Journal of Metals, Materials and Minerals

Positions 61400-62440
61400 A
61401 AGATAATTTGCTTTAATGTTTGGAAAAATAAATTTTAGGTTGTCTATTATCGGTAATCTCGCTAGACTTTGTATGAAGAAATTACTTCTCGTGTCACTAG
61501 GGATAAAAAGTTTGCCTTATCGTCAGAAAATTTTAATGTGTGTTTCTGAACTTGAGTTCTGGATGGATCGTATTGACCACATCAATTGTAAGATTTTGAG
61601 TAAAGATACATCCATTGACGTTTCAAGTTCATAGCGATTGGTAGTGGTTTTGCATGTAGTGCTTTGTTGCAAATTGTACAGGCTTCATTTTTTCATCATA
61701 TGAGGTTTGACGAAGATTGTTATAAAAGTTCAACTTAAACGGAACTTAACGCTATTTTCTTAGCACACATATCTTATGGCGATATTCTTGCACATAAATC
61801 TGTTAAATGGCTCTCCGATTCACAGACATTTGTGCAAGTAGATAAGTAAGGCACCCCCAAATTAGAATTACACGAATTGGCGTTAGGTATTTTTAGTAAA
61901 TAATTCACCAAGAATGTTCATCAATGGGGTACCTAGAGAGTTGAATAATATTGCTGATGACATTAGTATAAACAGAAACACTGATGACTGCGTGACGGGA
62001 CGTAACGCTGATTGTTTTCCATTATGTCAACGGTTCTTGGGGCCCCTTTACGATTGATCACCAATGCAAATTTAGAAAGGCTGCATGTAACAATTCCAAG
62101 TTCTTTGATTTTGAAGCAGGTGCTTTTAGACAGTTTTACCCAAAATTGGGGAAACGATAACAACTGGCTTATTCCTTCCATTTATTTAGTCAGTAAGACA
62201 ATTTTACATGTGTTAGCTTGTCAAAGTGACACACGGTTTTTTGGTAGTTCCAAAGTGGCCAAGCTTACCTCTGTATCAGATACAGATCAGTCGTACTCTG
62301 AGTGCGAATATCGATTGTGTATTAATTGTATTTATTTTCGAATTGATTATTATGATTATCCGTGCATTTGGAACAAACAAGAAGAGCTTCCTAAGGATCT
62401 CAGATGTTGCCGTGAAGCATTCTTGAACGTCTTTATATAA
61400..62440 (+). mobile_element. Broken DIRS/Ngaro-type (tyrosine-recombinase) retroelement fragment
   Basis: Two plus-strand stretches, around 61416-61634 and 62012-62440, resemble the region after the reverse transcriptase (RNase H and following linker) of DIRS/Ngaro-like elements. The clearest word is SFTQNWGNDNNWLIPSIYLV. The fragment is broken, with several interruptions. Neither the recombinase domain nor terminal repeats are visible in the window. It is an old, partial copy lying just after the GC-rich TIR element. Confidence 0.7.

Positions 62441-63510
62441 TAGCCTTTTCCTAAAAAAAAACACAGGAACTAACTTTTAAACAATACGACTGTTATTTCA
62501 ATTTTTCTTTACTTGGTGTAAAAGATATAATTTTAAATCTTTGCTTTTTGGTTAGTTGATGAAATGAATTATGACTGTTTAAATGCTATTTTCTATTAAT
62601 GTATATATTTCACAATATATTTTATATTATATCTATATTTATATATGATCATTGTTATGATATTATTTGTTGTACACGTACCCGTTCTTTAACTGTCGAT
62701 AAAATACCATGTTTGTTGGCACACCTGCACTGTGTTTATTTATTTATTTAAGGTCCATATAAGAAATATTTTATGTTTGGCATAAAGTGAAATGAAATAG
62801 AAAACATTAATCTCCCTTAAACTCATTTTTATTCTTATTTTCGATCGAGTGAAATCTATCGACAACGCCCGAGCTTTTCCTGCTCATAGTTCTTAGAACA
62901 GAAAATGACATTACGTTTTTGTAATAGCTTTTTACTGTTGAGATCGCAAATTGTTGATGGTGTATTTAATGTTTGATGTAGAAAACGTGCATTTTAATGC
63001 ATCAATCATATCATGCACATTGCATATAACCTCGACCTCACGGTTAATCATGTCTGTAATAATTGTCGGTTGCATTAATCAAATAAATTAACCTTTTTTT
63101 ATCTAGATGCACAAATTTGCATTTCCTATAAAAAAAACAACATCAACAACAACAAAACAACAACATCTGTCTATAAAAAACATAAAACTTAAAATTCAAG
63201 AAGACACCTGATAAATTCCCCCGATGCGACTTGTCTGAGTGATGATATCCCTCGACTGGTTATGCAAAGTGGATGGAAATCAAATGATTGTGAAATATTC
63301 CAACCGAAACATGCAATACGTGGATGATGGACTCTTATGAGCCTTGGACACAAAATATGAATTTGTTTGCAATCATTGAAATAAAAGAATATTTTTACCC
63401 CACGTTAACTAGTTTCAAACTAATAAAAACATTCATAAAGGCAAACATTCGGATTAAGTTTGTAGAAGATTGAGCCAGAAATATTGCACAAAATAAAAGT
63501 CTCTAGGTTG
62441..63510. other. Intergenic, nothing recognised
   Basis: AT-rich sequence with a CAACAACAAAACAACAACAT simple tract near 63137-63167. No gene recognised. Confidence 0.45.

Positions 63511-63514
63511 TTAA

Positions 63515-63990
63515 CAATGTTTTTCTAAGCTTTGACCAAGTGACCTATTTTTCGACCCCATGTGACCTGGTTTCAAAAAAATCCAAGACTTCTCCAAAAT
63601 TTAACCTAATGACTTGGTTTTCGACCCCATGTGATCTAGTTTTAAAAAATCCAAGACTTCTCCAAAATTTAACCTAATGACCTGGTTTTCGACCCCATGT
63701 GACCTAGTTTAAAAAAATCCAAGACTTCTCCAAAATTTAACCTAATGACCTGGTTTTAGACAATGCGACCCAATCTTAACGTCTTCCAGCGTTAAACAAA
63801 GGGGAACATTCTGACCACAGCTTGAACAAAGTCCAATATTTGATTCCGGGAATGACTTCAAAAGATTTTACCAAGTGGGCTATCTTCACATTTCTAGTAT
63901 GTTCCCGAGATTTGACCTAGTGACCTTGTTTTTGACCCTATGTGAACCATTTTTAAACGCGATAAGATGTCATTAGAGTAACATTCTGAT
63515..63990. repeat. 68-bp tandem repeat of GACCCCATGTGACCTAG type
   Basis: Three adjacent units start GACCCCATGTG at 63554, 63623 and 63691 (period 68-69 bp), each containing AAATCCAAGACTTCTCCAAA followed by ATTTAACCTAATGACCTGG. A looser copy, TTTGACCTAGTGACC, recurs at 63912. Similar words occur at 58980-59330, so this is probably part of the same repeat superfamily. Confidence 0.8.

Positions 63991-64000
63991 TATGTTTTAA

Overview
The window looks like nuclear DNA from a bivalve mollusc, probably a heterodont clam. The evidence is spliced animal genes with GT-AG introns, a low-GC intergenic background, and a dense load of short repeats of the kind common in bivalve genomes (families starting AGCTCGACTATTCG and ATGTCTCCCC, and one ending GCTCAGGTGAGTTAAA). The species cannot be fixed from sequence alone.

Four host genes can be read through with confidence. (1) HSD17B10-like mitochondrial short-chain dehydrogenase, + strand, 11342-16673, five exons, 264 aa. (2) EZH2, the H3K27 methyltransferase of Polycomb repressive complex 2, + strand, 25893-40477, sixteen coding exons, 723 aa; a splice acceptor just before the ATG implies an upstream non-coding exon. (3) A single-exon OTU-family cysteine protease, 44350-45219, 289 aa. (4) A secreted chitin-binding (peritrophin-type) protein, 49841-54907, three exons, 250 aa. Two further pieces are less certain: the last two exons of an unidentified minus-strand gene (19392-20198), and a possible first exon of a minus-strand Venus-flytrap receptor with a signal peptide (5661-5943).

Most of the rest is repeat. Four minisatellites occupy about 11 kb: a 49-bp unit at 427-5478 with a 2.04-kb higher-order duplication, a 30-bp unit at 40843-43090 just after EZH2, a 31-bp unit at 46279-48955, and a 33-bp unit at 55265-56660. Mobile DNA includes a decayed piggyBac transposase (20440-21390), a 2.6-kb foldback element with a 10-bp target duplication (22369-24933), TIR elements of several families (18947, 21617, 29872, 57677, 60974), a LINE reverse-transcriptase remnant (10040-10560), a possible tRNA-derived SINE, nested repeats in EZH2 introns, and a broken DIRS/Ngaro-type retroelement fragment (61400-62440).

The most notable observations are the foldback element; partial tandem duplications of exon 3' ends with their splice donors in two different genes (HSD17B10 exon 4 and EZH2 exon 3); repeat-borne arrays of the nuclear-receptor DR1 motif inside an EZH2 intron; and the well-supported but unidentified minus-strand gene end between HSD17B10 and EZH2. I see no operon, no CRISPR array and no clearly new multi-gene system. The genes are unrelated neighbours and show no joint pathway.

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Atmospheric corrosion of metal depends on material compositions, weather condition (dry, dew, and rain period), temperature, relative humidity, and airborne sea salt of specific location. General testing procedure to obtain the corrosion rate is by actual exposure test of the specimen panels based on time interval plan. In Japan, atmospheric corrosion monitoring (ACM) sensor, made of an iron-silver galvanic couple, has been developed and used to sense the corrosivity in terms of galvanic current. Under some atmospheric conditions, these data can be converted to time of wetness and related to the corrosion rate of carbon steel. With ACM sensors, it is possible to monitor the corrosion rate in a shorter time than the exposure test. To apply the ACM sensors in Thailand, it is necessary to evaluate the effectiveness and correlation between the actual corrosion rate and the sensor output. In this research during June 2007 - May 2009, we performed exposure tests of carbon steel (JIS SS400) along with ACM sensors under outdoor and sheltered conditions at three locations: (1) Rama VI Road, Bangkok (2) Suvarnabhumi International Airport, Samutprakarn and (3) Royal Thai Navy Dockyard, Chonburi, representing urban, airport, and marine environments, respectively. Weather data were obtained from temperature, relative humidity, and ACM sensors. To estimate the corrosion rate, weight loss measurements were carried out on specimens exposed for 1 month period over 2 years. Average monthly weight loss ranks from high to low as marine, airport, and urban environments. The relationship between outdoor corrosion rate and ACM output is found to be linear on a log-log scale at airport and urban test stations during March 2008 - May 2009.

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